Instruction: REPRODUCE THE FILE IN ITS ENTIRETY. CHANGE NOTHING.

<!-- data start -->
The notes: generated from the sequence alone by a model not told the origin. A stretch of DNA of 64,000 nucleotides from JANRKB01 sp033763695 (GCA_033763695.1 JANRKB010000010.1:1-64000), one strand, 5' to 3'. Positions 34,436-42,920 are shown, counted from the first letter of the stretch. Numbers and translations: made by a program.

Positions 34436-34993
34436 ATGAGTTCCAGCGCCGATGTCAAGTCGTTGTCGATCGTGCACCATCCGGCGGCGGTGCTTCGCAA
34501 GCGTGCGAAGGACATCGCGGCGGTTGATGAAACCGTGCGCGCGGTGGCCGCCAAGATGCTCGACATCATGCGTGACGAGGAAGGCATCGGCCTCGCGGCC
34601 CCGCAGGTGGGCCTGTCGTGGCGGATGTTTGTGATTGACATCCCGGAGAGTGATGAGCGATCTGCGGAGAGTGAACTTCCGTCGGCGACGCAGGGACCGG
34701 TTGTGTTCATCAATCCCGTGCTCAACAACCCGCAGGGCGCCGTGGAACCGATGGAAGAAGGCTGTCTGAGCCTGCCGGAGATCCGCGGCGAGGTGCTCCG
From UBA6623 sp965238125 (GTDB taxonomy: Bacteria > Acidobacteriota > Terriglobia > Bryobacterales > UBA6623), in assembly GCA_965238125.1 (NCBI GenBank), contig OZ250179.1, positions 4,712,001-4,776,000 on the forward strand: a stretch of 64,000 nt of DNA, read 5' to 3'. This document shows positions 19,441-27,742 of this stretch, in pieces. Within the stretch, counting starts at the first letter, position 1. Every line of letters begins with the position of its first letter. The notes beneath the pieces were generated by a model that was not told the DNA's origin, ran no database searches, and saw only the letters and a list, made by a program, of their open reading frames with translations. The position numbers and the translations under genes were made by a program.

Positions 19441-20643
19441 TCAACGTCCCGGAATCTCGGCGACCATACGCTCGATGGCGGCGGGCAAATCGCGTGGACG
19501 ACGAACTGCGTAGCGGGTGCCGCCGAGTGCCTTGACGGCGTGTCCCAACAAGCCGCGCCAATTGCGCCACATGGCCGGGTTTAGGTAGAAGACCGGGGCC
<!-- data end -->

The notes: generated from the sequence alone by a model not told the origin. A stretch of DNA of 64,000 nucleotides from JANRKB01 sp033763695 (GCA_033763695.1 JANRKB010000010.1:1-64000), one strand, 5' to 3'. Positions 34,436-42,920 are shown, counted from the first letter of the stretch. Numbers and translations: made by a program.

Positions 34436-34993
34436 ATGAGTTCCAGCGCCGATGTCAAGTCGTTGTCGATCGTGCACCATCCGGCGGCGGTGCTTCGCAA
34501 GCGTGCGAAGGACATCGCGGCGGTTGATGAAACCGTGCGCGCGGTGGCCGCCAAGATGCTCGACATCATGCGTGACGAGGAAGGCATCGGCCTCGCGGCC
34601 CCGCAGGTGGGCCTGTCGTGGCGGATGTTTGTGATTGACATCCCGGAGAGTGATGAGCGATCTGCGGAGAGTGAACTTCCGTCGGCGACGCAGGGACCGG
34701 TTGTGTTCATCAATCCCGTGCTCAACAACCCGCAGGGCGCCGTGGAACCGATGGAAGAAGGCTGTCTGAGCCTGCCGGAGATCCGCGGCGAGGTGCTCCG
From UBA6623 sp965238125 (GTDB taxonomy: Bacteria > Acidobacteriota > Terriglobia > Bryobacterales > UBA6623), in assembly GCA_965238125.1 (NCBI GenBank), contig OZ250179.1, positions 4,712,001-4,776,000 on the forward strand: a stretch of 64,000 nt of DNA, read 5' to 3'. This document shows positions 19,441-27,742 of this stretch, in pieces. Within the stretch, counting starts at the first letter, position 1. Every line of letters begins with the position of its first letter. The notes beneath the pieces were generated by a model that was not told the DNA's origin, ran no database searches, and saw only the letters and a list, made by a program, of their open reading frames with translations. The position numbers and the translations under genes were made by a program.

Positions 19441-20643
19441 TCAACGTCCCGGAATCTCGGCGACCATACGCTCGATGGCGGCGGGCAAATCGCGTGGACG
19501 ACGAACTGCGTAGCGGGTGCCGCCGAGTGCCTTGACGGCGTGTCCCAACAAGCCGCGCCAATTGCGCCACATGGCCGGGTTTAGGTAGAAGACCGGGGCC